The Boston Foundation reports a Manhattanizing Boston increasingly split between the well off and the very poor is rapidly losing its under-18 population:
Even though our city’s total population has increased from a low point in 1980, we’ve actually lost school-aged population at the same time. And, if it weren’t for immigration, Boston’s school-aged population would have decreased even further. ...
Boston’s got a lot going for it, but we’re gradually becoming a city of high-income, childless professionals. We’ve also seen growth in the number of lower-income families, in part driven by those who are fortunate enough to get off of waitlists and secure subsidized housing. But we’re losing other families who can’t afford the city’s rising housing costs, and our middle class is hollowing out.
The report's main focus is what this means for a BPS system in which students are, save for the exam school, increasingly poor, black and Latino:
Boston is a far more diverse city these days than it was even a few decades ago. But this diversity masks a growing mismatch, as Boston’s children are significantly more likely to be children of color and to come from low-income families than city residents overall. Boston children are also more likely to attend schools that have become far less integrated in recent decades, both racially and socioeconomically. This is troubling in light of the wide range of important benefits associated with educating children in integrated schools. A large and growing body of evidence consistently finds that students who attend diverse schools have better academic,social, behavioral and economic outcomes - all advantages that collectively position them to succeed in an increasingly diverse workplace and break the cycle of intergenerational poverty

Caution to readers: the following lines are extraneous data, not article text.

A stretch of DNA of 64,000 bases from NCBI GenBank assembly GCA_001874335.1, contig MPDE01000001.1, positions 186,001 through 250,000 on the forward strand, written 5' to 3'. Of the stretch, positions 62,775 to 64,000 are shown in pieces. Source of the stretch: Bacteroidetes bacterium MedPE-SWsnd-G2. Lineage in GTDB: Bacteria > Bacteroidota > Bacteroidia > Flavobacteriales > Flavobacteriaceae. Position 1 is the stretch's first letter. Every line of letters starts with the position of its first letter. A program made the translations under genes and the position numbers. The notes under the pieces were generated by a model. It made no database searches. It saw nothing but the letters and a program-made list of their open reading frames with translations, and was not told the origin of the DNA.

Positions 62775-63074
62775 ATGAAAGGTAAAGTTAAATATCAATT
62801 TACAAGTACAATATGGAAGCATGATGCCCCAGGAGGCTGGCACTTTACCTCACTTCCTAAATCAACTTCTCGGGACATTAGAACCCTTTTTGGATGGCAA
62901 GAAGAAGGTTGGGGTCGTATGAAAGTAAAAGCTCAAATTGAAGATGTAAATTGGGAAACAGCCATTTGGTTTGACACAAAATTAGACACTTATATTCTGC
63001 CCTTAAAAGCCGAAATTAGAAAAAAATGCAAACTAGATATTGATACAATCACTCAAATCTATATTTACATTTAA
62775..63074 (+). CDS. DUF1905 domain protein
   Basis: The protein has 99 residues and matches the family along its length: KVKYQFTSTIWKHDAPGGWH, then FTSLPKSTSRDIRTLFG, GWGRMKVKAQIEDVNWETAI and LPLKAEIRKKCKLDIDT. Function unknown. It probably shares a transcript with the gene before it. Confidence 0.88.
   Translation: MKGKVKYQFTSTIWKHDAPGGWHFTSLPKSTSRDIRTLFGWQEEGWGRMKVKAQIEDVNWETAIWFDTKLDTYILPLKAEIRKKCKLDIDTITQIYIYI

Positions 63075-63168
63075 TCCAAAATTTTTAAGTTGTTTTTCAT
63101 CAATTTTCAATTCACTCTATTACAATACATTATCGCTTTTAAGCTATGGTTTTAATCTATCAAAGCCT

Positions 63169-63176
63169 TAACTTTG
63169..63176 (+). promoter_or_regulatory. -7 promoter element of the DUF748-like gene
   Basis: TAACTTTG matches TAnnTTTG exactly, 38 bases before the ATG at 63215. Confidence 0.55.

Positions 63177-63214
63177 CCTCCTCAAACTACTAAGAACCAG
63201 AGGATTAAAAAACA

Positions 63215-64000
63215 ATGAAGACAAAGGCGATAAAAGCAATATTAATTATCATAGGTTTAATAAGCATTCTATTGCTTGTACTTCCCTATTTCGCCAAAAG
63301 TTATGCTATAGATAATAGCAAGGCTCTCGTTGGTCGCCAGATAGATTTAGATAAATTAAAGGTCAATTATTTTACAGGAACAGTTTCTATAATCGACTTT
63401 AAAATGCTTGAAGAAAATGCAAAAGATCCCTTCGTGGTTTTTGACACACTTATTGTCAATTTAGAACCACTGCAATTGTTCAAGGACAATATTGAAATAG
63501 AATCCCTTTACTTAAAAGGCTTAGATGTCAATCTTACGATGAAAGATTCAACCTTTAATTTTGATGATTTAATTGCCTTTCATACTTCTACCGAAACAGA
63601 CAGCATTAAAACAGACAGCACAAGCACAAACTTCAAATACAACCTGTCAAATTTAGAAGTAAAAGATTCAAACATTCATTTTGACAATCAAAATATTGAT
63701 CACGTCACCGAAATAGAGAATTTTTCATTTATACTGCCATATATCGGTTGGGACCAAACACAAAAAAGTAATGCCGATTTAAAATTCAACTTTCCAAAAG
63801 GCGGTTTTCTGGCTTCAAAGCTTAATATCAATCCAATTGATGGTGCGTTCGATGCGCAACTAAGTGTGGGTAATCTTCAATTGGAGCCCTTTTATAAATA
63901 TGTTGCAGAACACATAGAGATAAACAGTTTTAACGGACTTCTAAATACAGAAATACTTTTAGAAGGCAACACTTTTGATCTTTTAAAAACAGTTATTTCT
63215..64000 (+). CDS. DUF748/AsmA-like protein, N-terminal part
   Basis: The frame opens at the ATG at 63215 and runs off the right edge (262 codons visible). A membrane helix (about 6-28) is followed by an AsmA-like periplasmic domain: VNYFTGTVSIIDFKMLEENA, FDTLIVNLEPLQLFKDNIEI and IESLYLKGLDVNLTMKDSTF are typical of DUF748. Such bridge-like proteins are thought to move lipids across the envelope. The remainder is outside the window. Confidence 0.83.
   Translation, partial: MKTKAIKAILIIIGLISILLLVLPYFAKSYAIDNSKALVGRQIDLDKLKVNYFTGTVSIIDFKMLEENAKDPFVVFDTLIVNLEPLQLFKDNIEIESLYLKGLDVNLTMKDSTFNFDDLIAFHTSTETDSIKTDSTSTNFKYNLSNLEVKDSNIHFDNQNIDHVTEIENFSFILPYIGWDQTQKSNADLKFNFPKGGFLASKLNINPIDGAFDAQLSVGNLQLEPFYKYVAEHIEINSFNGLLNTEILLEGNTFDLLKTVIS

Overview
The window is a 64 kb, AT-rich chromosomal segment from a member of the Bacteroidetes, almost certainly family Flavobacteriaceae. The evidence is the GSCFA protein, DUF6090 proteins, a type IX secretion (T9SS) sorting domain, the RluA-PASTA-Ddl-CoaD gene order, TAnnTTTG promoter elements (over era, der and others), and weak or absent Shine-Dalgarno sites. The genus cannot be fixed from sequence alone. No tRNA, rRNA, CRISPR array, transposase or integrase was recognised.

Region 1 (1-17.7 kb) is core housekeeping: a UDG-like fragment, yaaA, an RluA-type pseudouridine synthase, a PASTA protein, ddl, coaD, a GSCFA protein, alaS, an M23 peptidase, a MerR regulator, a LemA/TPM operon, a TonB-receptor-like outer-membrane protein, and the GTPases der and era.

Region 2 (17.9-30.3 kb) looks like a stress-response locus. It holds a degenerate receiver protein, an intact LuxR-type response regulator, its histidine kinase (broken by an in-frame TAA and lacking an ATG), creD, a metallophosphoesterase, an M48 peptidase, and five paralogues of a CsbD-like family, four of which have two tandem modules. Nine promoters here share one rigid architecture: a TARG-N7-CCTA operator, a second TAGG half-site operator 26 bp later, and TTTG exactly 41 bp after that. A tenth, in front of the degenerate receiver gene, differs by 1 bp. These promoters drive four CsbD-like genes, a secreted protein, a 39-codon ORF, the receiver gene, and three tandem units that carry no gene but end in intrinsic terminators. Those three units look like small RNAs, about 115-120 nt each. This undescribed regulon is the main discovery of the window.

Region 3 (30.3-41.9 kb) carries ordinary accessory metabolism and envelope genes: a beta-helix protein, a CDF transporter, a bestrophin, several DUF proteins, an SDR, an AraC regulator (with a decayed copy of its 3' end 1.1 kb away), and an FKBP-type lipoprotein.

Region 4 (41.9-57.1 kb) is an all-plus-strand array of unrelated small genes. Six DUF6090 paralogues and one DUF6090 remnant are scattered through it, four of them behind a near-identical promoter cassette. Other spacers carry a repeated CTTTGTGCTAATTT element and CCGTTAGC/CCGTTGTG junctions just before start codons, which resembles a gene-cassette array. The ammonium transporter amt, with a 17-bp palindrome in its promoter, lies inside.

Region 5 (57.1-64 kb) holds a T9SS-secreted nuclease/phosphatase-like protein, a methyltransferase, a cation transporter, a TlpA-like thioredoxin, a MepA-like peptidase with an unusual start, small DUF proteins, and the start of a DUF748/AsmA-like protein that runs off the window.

The report adds:
Suburbs to the west of Boston, many of which are higher income, have seen some of the region’s largest gains. Towns like Winchester, Belmont and Sudbury each saw school-aged population increases of more than 30 percent. Some of these families come from Boston itself, moving out to the suburbs once their kids become school-aged, while many others move to Boston’s suburbs from elsewhere in the U.S. Still others come from abroad, and instead of settling in Boston, move to other places in the region seeking things like lower housing costs and local community ties to their countries of origin. Whether or not such assessments are fair, the perception that K–12 schools are “better” in the region’s higher-income suburbs is probably another driving factor behind some of these geographic moves.